Written by Dave Huguenel, Managing Director
Before I came into the world of politics, I knew I was destined to be a musician. I played in several rock bands through my college years and I was convinced that I had found my calling. Much to the pleasure of my parents, I settled into a much more professional career but music has stayed an important part of my life and who I am when I’m not working on campaigns.
One way music has stuck with me is my love of music videos, which got me thinking… What is the marketing strategy of music videos in pop culture and is there a lesson we can learn for political campaigns?
Let’s consider the purpose of a music video for just a moment. It’s not a revenue generator for artists. Most artists make their money selling albums or concert tickets. No, a music video is simply an advertisement! It’s a loss leader meant to spur interest to convince viewers to spend their money on tickets, albums, etc.
So.. if a music video is really just an ad… how are they so effective as an ad while breaking all of the advertising rules we’ve been taught to follow? Music videos don’t end with a direct ask to buy something, they don’t explain the value of their concert tickets… they don’t say anything at all about the product they’re trying to sell.
Or do they?
Most good music videos typically do three things. They A.) Convey a compelling story that makes the video interesting content. B.) Show the performance of a song by the artist and C.) Provide an emotional tone that gets the viewer invested and wanting to see more. Bottom line… they’re entertaining.
Well when you break it down that way, music videos are starting to sound like what a good campaign launch ad should be right?! Rather than focusing solely on the selling points of your campaign, perhaps there’s value in focusing on those three goals. If you can convey a compelling story that equates to quality content, provide a taste of who are as a candidate for the viewer, and ensure you’re providing an emotional tone to your video that leaves the viewer/voter wanting to learn more then your launch ad is performing like the ad it’s meant to be without feeling like an ad.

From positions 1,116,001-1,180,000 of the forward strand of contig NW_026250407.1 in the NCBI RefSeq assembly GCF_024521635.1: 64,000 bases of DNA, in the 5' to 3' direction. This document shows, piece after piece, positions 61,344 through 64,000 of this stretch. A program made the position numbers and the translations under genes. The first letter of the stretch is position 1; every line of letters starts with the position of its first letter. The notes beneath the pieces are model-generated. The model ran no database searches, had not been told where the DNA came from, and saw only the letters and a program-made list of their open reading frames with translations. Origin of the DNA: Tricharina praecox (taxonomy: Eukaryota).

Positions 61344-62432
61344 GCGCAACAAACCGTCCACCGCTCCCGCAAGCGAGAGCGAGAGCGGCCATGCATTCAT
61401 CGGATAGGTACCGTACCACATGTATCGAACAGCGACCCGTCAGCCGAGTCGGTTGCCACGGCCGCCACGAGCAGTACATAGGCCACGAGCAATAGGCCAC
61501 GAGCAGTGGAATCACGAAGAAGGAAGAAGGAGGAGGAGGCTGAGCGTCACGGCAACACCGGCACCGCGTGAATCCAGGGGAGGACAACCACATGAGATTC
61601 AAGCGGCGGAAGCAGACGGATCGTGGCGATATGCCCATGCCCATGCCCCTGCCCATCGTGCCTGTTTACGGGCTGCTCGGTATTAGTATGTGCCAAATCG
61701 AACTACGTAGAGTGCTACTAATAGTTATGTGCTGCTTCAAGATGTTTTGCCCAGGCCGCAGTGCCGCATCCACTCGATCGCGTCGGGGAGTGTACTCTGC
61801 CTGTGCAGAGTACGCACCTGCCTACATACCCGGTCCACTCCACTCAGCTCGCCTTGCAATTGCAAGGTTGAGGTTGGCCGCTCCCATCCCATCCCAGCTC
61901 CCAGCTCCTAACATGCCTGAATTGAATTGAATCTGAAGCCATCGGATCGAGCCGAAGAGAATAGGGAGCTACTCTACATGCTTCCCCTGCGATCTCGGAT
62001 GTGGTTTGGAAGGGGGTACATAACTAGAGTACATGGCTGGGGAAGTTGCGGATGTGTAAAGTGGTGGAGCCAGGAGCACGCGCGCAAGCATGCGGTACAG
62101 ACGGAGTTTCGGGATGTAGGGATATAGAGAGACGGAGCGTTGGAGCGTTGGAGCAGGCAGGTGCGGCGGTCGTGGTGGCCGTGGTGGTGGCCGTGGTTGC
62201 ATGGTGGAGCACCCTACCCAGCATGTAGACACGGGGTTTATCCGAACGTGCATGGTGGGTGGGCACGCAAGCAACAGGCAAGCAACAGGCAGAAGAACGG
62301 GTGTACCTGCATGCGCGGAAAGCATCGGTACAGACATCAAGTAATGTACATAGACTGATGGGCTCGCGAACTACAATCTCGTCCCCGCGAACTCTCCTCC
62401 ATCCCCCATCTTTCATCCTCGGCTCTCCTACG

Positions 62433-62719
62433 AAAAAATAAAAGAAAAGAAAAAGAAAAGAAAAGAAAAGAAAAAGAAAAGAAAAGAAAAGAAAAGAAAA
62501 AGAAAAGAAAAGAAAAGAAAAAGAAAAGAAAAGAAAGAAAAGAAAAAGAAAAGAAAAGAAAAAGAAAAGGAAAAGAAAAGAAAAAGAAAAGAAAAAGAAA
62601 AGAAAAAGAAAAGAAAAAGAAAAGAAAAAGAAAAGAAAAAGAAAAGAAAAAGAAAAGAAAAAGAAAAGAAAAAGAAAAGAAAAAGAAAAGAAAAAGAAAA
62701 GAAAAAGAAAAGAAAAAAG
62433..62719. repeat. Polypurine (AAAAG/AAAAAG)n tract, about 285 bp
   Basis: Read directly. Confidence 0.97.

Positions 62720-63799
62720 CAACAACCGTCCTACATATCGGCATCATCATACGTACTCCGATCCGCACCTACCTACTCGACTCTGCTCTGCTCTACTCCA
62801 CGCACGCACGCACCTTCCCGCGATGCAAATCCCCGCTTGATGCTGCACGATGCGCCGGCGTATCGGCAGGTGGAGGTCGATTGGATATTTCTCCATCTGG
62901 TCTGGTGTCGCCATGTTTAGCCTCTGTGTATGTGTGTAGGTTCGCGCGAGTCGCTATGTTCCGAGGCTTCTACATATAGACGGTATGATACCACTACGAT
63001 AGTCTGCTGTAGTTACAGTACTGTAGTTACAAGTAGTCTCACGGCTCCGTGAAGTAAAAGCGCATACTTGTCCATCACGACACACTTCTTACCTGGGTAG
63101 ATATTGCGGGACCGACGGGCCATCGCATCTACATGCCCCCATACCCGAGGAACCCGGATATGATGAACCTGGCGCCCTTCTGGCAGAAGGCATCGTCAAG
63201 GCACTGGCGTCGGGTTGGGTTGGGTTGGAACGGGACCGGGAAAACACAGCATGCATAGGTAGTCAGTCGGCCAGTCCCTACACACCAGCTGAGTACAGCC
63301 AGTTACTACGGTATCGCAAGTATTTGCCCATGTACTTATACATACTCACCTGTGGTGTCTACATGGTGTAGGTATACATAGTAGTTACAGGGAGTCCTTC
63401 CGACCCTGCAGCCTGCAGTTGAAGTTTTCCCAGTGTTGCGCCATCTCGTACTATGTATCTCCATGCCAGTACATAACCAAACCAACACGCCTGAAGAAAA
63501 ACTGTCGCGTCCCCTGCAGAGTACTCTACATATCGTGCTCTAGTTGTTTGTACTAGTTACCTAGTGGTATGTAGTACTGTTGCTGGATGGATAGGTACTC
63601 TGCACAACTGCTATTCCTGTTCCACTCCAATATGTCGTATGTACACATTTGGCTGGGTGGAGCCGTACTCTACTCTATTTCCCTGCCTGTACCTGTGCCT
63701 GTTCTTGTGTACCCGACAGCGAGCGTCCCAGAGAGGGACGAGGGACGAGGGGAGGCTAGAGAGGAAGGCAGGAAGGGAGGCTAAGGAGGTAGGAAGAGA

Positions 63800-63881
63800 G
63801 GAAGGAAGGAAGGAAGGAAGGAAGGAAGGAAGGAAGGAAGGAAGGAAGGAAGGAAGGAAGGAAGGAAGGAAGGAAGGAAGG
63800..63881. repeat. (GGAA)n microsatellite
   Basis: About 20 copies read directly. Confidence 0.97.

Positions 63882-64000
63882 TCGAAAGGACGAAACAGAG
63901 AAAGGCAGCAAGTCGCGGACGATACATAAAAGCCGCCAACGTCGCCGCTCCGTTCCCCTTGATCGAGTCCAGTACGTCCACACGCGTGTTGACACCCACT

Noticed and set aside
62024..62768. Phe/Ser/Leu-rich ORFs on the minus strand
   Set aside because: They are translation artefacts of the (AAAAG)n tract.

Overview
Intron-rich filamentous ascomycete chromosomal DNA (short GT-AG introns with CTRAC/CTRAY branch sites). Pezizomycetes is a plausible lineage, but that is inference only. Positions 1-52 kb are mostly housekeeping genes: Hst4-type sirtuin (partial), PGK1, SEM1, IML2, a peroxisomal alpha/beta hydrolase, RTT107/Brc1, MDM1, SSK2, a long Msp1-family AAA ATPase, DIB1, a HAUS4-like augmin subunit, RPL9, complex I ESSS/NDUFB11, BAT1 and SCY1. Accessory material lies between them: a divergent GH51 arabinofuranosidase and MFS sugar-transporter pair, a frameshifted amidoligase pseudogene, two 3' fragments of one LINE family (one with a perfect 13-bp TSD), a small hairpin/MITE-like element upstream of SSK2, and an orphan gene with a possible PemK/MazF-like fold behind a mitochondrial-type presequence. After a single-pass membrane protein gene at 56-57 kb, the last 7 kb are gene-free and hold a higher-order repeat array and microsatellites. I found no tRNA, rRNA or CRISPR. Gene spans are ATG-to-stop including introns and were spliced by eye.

Now with all this talk about music, I’d feel remiss if I didn’t include a few examples. Here are a few of my personal favorite music videos, but as you watch these look at them as you would an ad… What’s the story they’re trying to convey? Is the artist doing a good job of showcasing their performance that would leave someone wanting to see them in concert? And finally, how are they conveying emotion in a way that leaves the viewer attached and wanting to see more?
Now it’s very possible I didn’t choose a genre of music that you’re a particular fan of (apologies!) but regardless, it’s hard to deny that the performance, storytelling, and emotional conveyance in those videos are on point. And the end result for the artists was undeniable when they released those videos. They generated massive success for their bands without ever having to say “Hey, we’re the Foo Fighters and we’re asking you to buy a ticket to our concert next week!”
That’s not to say a direct message/ask isn’t important. Bottom line is you have to find times to be clear to the viewer that you want them to take action. But, as we begin to enter “launch ad” season, perhaps we’re better served by thinking a little less like advertisers and a little more like musicians.